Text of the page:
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The lawyer behind the suit to keep the federal government out of cannabis answers: Why now?

Plus, New York holds a marathon hearing on cannabis, and more.

Hi everyone,

It’s been a busy couple weeks for your humble Cultivated EIC.

I was on the Cannabinoid Connect podcast last week, where myself and host Kevin Carillo discussed New York’s legal cannabis rollout, investor sentiment, and more.

And on Friday, I’ll be moderating a panel at the Business of Cannabis: New York with the Office of Cannabis Management’s John Kagia, ConBud CEO Coss Marte, and Union Square Travel Agency President Arana Hankin-Biggers.

If you’re around the show on Friday, say hi.


Today’s Cultivated is sponsored by The 2023 New York Grower’s Cup.

Great news: The 2023 New York Growers Cup awards show and reception is coming up on Friday, December 1st in beautiful Brooklyn, New York! Tickets are on sale right now!

The New York Growers Cup is an annual, statewide competition that elevates New York’s best cannabis growers. The New York Growers Cup awards show and reception celebrates those growers, and connects them with New York's core cannabis community: Operators and consumers.

Get your tickets here — and I’ll see you there.

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💡What’s the big deal?

What happened: Powerhouse law firm Boies Schiller Flexner filed a lawsuit on behalf of a number of cannabis companies in a Massachusetts district court last week that seeks to prevent the federal government from interfering with state-legal cannabis businesses.

The firm is led by David Boies, who perhaps most famously represented Al Gore after the 2000 election, among other high profile cases.

“What was once a single-minded federal crusade against the cannabis plant has been replaced with an ambivalent set of inconsistent policies, some aimed at reducing federal interference with state efforts to regulate marijuana,” the complaint reads.

What the lawsuit would do: The suit seeks to declare the Controlled Substances Act (CSA) unconstitutional as it pertains to state-legal cannabis businesses.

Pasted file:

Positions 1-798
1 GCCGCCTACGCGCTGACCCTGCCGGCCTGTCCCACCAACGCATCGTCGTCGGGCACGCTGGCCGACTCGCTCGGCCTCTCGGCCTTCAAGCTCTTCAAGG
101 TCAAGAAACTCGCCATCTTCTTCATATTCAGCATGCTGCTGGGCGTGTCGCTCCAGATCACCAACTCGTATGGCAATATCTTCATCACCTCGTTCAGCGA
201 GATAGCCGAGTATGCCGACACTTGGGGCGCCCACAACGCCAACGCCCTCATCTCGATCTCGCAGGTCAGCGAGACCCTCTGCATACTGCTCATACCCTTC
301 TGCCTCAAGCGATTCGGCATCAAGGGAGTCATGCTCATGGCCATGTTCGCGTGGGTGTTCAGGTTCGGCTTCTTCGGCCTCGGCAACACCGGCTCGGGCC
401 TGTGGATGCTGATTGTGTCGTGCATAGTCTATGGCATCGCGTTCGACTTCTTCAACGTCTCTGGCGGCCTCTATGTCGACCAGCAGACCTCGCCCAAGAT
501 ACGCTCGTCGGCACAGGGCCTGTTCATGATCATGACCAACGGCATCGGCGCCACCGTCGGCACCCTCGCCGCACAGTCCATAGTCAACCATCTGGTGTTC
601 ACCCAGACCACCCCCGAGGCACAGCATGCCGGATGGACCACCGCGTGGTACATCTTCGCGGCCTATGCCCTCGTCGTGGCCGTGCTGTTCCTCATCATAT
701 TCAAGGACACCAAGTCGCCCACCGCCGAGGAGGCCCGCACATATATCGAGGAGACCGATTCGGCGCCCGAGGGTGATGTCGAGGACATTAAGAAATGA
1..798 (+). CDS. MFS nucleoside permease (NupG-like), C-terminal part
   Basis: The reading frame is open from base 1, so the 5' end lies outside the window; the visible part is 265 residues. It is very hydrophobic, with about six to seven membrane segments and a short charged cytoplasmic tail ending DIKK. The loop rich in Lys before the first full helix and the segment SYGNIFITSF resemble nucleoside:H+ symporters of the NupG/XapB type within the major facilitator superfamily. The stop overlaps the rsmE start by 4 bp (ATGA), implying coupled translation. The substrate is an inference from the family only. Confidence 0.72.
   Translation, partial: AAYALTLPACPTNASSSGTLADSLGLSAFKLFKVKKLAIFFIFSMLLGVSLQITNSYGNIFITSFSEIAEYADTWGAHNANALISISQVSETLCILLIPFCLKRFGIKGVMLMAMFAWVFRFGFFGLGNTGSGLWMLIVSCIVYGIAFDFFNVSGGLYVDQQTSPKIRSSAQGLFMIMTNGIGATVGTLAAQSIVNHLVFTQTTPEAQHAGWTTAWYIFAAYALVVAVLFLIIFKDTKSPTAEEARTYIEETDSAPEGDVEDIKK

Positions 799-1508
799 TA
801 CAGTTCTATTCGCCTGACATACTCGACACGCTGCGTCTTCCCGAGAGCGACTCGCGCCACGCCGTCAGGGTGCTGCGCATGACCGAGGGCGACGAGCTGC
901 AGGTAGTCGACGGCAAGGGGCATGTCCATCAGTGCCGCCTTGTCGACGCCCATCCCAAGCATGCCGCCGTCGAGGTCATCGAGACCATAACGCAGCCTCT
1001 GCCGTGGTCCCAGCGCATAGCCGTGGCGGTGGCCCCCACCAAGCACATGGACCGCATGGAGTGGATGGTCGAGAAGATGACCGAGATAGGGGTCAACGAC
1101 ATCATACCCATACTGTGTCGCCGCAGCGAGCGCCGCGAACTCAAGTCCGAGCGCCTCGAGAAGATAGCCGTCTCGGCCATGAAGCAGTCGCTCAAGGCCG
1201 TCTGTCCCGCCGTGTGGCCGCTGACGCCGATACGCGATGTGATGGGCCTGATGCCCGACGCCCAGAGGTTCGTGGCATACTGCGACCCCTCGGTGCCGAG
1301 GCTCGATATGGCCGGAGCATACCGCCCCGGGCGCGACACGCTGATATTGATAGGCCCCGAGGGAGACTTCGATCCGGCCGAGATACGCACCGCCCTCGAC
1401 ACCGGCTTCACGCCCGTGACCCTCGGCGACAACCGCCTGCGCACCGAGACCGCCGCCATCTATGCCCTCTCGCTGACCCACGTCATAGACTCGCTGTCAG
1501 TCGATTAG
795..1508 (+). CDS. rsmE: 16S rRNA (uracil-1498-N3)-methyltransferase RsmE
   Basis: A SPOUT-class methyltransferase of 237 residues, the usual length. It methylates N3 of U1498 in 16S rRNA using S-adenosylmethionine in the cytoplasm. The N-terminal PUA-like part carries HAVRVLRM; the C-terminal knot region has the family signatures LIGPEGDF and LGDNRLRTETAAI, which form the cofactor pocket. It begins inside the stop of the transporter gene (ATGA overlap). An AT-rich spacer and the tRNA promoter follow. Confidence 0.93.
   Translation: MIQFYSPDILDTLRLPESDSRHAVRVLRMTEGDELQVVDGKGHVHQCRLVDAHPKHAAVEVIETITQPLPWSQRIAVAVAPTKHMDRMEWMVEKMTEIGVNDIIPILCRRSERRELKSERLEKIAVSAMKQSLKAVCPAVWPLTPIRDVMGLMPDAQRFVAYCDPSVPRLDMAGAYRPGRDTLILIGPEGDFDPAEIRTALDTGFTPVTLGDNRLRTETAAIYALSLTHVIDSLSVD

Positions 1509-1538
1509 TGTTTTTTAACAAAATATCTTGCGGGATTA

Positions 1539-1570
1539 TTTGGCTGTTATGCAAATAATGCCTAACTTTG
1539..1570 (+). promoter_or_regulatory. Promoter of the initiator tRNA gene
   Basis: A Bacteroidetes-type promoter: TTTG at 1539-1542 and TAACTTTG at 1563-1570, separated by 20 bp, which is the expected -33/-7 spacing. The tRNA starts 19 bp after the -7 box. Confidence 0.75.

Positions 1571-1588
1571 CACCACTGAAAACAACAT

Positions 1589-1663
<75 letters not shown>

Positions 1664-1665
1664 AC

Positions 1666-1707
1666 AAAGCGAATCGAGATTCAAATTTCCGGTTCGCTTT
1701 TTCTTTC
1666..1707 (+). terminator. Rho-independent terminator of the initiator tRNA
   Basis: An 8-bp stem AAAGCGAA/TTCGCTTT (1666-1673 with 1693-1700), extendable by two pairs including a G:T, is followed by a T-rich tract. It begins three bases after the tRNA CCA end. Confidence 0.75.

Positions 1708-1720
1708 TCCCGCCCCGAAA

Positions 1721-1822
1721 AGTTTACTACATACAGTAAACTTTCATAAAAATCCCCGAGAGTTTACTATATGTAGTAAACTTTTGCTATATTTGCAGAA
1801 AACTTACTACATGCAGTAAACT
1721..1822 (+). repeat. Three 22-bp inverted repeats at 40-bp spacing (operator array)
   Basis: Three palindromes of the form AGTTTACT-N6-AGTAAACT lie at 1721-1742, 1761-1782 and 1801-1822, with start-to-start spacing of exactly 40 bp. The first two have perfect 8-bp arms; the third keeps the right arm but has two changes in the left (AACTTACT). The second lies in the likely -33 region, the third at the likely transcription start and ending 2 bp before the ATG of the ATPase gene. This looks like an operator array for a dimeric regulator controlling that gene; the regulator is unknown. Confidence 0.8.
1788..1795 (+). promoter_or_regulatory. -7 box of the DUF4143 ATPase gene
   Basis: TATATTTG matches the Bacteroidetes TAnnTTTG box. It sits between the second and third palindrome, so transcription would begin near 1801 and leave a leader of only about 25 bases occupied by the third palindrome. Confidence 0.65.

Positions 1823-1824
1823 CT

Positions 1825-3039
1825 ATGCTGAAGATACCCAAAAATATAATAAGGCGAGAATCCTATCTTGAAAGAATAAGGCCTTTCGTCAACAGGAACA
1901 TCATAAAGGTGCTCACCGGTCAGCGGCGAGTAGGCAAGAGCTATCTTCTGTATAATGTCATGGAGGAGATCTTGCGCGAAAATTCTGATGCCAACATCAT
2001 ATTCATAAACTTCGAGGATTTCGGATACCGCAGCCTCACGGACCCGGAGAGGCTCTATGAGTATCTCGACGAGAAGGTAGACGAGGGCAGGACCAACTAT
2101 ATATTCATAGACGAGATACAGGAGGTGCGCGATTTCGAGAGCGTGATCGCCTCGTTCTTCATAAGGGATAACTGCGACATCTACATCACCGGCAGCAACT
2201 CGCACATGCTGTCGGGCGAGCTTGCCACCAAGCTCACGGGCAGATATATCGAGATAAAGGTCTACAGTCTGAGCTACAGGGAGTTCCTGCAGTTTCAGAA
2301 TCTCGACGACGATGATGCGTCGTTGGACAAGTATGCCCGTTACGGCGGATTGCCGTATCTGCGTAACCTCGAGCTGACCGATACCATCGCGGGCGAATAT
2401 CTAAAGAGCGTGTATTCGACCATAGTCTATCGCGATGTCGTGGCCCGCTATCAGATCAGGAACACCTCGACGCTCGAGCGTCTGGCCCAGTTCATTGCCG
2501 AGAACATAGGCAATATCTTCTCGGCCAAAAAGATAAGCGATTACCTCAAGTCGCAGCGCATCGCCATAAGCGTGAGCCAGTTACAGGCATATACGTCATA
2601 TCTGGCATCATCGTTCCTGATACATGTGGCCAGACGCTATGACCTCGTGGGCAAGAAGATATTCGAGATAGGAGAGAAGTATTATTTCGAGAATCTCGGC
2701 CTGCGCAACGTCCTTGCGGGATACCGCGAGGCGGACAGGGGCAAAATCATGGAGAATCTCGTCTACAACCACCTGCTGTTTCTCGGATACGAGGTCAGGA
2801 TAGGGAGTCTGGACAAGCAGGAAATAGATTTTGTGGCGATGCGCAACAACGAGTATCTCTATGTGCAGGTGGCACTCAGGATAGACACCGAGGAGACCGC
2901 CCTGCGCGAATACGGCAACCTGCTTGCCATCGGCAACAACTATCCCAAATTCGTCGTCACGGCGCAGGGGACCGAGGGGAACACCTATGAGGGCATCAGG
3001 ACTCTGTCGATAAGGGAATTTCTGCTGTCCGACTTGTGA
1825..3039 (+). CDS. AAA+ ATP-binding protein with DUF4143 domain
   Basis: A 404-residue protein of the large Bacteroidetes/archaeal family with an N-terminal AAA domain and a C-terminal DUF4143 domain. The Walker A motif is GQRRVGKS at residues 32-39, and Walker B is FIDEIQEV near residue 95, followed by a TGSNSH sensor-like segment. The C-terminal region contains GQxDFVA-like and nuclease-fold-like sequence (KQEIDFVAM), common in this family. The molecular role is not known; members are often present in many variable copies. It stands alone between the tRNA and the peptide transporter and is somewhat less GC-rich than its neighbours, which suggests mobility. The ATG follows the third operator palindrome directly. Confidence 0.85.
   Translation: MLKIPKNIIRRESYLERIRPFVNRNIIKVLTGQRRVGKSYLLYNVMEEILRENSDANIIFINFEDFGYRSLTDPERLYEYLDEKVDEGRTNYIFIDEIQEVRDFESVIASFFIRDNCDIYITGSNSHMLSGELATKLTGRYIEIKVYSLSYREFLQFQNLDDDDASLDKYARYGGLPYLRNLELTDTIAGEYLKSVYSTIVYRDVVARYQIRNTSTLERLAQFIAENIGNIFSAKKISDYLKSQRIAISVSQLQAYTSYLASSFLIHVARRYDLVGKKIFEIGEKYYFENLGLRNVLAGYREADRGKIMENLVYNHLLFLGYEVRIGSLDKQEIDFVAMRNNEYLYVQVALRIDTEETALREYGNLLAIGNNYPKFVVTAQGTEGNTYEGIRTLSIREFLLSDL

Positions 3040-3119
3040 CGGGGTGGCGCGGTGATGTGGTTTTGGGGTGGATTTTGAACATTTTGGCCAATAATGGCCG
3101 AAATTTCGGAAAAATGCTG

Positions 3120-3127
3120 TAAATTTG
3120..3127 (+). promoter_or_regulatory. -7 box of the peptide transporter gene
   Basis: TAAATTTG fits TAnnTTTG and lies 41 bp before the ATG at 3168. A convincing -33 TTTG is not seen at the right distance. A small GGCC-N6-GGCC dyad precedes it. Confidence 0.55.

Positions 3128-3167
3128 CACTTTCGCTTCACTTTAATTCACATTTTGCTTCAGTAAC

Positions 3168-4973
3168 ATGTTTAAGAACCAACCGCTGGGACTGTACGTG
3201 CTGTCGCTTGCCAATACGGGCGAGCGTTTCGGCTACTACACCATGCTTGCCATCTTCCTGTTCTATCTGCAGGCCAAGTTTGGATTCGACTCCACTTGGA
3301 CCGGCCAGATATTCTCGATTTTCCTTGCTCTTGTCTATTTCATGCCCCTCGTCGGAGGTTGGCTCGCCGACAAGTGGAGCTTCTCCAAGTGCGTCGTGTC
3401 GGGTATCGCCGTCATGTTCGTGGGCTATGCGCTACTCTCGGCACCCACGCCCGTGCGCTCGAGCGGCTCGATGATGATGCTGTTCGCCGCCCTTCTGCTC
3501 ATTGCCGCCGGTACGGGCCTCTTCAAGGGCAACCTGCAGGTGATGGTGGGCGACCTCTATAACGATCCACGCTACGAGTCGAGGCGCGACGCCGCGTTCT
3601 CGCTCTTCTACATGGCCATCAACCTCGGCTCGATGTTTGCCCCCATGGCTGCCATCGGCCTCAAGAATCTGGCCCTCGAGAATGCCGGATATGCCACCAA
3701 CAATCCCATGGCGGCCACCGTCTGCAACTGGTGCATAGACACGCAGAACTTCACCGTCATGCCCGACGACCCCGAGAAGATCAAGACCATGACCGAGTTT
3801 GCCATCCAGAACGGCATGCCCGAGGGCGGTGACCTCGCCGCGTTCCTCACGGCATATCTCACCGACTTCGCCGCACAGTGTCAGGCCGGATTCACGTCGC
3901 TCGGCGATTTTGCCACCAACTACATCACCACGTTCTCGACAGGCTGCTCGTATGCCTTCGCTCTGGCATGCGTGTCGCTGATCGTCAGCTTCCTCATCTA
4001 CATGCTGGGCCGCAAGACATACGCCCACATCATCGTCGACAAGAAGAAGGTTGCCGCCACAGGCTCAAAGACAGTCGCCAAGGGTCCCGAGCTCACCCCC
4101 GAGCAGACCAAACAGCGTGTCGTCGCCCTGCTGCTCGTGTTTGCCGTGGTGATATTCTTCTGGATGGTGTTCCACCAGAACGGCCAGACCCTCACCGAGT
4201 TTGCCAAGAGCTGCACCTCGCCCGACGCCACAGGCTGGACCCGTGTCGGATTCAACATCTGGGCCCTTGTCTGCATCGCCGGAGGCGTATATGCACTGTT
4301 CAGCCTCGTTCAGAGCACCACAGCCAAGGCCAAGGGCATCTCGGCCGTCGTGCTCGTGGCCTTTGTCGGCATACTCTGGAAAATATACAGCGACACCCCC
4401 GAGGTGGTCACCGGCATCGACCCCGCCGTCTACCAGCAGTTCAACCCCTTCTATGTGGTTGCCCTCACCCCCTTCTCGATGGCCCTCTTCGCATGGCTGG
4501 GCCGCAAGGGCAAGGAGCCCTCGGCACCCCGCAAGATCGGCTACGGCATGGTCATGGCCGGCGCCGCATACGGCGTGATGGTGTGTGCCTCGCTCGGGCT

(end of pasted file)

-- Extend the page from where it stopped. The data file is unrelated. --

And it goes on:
Simply put, it would enjoin the federal government from enforcing the CSA when it comes to legal cannabis companies.

If that happens, cannabis businesses would be treated like any other industry.

That means these companies would be able to access loans, the banking system, payment providers, and even list on US exchanges, like any other business.

That would provide much-needed relief for companies that have struggled lately.

So, why now?

Legislative efforts to legalize cannabis — or at least, to make it easier for cannabis businesses to stay afloat — have “stalled out,” Josh Schiller, a partner at Boies Schiller Flexner told me.

Despite recent federal movements, including the Senate Banking Committee passing the SAFE(R) Banking Act — though its prospects in the Republican-controlled House look dim — and the Department of Health and Human Service’s recommendation to move cannabis to the less strict Schedule III, cannabis businesses are still treated in a discriminatory way by the federal government.

“The federal government doesn’t have the right to regulate intra-state commerce,” Schiller said. “That’s a key principle of federalism.”

Schiller said his team hopes to prove, specifically, how the federal government’s enforcement of the CSA has discriminatory impacts on cannabis businesses. These include high taxation, the lack of small business loans and insurance providers, and the inability to hire qualified employees, among other things.

Okay, let’s back up: A previous effort to do this, Gonzales v. Raich, was struck down by the Supreme Court in 2006.

But the facts have changed since then, Schiller said.

In 2006, the court said that enforcing the Commerce Clause when it comes to state legal medical cannabis is crucial for preventing the spread of illicit cannabis.

“Ten or so years later, Congress started to walk back from a policy of eradication, to define a more modernized, hybridized approach to allow cannabis to exist within these state markets,” Schiller said.